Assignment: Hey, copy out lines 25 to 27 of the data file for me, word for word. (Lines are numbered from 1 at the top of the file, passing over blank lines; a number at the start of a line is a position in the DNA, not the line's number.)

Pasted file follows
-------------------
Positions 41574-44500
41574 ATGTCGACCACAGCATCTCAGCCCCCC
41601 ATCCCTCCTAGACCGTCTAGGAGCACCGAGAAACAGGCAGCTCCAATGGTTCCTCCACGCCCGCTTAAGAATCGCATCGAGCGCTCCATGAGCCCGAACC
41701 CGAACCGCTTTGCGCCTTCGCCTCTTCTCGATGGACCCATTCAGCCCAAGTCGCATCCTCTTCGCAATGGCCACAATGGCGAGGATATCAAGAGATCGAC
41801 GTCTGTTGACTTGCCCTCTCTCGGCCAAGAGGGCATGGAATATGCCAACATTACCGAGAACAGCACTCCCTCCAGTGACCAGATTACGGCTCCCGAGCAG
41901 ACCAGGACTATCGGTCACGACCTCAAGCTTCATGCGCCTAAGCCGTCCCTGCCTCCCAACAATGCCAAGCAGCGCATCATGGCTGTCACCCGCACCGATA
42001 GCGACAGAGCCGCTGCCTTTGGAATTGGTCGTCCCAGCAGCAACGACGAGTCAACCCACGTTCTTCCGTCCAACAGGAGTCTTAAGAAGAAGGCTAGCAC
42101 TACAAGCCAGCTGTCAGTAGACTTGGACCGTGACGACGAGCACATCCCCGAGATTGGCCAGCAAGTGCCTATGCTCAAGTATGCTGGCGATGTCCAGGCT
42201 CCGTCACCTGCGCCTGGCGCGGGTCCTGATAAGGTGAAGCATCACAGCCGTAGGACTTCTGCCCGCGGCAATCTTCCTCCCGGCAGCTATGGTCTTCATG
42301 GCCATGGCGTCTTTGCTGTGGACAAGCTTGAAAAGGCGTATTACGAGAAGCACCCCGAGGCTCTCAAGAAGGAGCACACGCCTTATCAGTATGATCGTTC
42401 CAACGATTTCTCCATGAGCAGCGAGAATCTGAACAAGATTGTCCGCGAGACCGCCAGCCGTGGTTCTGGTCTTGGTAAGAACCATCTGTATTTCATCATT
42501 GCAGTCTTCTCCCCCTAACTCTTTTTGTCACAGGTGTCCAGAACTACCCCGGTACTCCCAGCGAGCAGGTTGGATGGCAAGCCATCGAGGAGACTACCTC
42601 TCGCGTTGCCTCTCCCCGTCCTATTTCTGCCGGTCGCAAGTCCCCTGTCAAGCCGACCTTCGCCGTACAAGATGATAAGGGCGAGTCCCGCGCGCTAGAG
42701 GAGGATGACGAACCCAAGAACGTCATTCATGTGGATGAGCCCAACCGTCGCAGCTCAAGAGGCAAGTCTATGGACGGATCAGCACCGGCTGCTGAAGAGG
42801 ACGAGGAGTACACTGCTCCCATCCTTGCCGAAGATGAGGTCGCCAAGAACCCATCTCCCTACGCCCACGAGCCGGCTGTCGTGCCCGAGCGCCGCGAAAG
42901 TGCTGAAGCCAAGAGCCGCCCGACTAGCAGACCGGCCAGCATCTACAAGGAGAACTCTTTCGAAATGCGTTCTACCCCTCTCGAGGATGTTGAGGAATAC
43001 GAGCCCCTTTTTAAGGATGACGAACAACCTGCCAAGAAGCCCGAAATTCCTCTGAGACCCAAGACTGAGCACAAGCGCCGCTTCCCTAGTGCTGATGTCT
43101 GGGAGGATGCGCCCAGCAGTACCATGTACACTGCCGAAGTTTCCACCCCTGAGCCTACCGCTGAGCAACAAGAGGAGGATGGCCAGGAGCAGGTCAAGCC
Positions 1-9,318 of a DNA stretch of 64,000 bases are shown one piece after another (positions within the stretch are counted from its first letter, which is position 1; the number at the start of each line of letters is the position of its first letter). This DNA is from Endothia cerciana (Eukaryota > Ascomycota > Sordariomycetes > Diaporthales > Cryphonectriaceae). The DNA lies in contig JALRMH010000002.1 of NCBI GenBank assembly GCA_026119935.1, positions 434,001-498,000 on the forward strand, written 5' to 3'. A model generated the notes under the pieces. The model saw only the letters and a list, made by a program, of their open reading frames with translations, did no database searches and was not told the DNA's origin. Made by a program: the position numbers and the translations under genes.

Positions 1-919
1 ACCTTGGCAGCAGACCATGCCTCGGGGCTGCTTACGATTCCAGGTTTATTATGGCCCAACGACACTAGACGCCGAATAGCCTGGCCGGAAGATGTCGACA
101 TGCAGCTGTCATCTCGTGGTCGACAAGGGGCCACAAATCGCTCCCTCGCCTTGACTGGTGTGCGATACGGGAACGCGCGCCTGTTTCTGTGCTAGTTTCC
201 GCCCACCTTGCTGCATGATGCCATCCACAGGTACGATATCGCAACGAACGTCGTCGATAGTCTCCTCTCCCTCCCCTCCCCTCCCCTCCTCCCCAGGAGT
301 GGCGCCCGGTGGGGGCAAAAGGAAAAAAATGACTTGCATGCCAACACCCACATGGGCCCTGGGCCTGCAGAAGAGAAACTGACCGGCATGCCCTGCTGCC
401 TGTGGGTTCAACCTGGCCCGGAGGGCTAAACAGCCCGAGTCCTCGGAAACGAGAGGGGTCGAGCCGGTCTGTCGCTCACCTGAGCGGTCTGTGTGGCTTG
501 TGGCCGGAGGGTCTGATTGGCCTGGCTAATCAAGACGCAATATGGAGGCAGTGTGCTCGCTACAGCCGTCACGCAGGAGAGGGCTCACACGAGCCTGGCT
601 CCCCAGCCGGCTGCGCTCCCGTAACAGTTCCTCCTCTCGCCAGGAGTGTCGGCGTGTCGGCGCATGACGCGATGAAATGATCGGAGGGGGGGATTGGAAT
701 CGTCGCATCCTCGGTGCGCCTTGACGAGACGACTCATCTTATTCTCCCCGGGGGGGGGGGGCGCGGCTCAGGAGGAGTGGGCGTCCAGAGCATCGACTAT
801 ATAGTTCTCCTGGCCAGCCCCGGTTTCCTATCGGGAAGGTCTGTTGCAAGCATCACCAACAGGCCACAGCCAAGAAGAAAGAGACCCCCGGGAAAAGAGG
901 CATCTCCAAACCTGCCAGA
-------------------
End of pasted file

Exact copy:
401 TGTGGGTTCAACCTGGCCCGGAGGGCTAAACAGCCCGAGTCCTCGGAAACGAGAGGGGTCGAGCCGGTCTGTCGCTCACCTGAGCGGTCTGTGTGGCTTG
501 TGGCCGGAGGGTCTGATTGGCCTGGCTAATCAAGACGCAATATGGAGGCAGTGTGCTCGCTACAGCCGTCACGCAGGAGAGGGCTCACACGAGCCTGGCT
601 CCCCAGCCGGCTGCGCTCCCGTAACAGTTCCTCCTCTCGCCAGGAGTGTCGGCGTGTCGGCGCATGACGCGATGAAATGATCGGAGGGGGGGATTGGAAT